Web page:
fun pop(): Any? { if (size == 0) throw EmptyStackException() val elem = elements[--size] elements[size] = null return elem }

This is a rare example and a costly mistake, but there are everyday objects we use that profit, or can profit, from this rule as well. Let’s say that we need a mutableLazy property delegate. It should work just like lazy, but it should also allow property state mutation. I can define it using the following implementation:

fun <T> mutableLazy( initializer: () -> T ): ReadWriteProperty<Any?, T> = MutableLazy(initializer) private class MutableLazy<T>( val initializer: () -> T ) : ReadWriteProperty<Any?, T> { private var value: T? = null private var initialized = false override fun getValue( thisRef: Any?, property: KProperty<*> ): T { synchronized(this) { if (!initialized) { value = initializer() initialized = true } return value as T } } override fun setValue( thisRef: Any?, property: KProperty<*>, value: T ) { synchronized(this) { this.value = value initialized = true } } }

Usage:

var game: Game? by mutableLazy { readGameFromSave() } fun setUpActions() { startNewGameButton.setOnClickListener { game = makeNewGame() startGame() } resumeGameButton.setOnClickListener { startGame() } }

The above implementation of mutableLazy is correct, but has one flaw: initializer is not cleaned after usage. It means that it is held as long as the reference to an instance of MutableLazy exist even though it is not useful anymore. This is how MutableLazy implementation can be improved:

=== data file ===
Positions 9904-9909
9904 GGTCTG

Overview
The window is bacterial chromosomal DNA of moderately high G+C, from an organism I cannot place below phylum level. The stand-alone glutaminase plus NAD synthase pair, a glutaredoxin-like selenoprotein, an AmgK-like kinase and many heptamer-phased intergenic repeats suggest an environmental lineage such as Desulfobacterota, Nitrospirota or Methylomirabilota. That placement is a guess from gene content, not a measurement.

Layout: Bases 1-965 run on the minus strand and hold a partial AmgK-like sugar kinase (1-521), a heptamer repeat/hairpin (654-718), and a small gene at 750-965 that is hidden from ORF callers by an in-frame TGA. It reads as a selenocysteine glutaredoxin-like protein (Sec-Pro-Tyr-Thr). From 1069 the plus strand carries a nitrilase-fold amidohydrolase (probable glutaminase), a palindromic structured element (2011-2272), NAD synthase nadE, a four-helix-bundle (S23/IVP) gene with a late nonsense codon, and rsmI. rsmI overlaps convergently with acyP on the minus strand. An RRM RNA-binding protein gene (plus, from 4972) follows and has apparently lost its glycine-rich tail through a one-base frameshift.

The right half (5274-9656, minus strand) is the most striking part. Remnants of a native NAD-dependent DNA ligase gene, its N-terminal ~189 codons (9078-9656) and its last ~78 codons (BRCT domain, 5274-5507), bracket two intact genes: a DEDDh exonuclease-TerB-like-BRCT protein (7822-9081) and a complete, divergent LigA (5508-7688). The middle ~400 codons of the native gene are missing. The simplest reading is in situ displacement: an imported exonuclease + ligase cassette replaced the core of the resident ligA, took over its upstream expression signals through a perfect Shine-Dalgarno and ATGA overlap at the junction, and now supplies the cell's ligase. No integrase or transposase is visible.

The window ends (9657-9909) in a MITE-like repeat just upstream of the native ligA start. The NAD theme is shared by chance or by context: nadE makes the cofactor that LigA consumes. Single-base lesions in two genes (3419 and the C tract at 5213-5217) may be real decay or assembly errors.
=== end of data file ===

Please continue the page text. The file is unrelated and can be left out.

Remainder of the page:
fun <T> mutableLazy( initializer: () -> T ): ReadWriteProperty<Any?, T> = MutableLazy(initializer) private class MutableLazy<T>( var initializer: (() -> T)? ) : ReadWriteProperty<Any?, T> { private var value: T? = null override fun getValue( thisRef: Any?, property: KProperty<*> ): T { synchronized(this) { val initializer = initializer if (initializer != null) { value = initializer() this.initializer = null } return value as T } } override fun setValue( thisRef: Any?, property: KProperty<*>, value: T ) { synchronized(this) { this.value = value this.initializer = null } } }

When we set initializer to null, the previous value can be recycled by the GC.

How important is this optimization? Not so important to bother for rarely used objects. There is a saying that premature optimization is the root of all evil. Although, it is good to set null to unused objects when it doesn't cost you much to do it. Especially when it is a function type which can capture many variables, or when it is an unknown class like Any or a generic type. For example, Stack from the above example might be used by someone to hold heavy objects. This is a general purpose tool, and we don’t know how it will be used. For such tools, we should care more about optimizations. This is especially true when we are creating a library. For instance, in all 3 implementations of a lazy delegate from Kotlin stdlib, we can see that initializers are set to null after usage: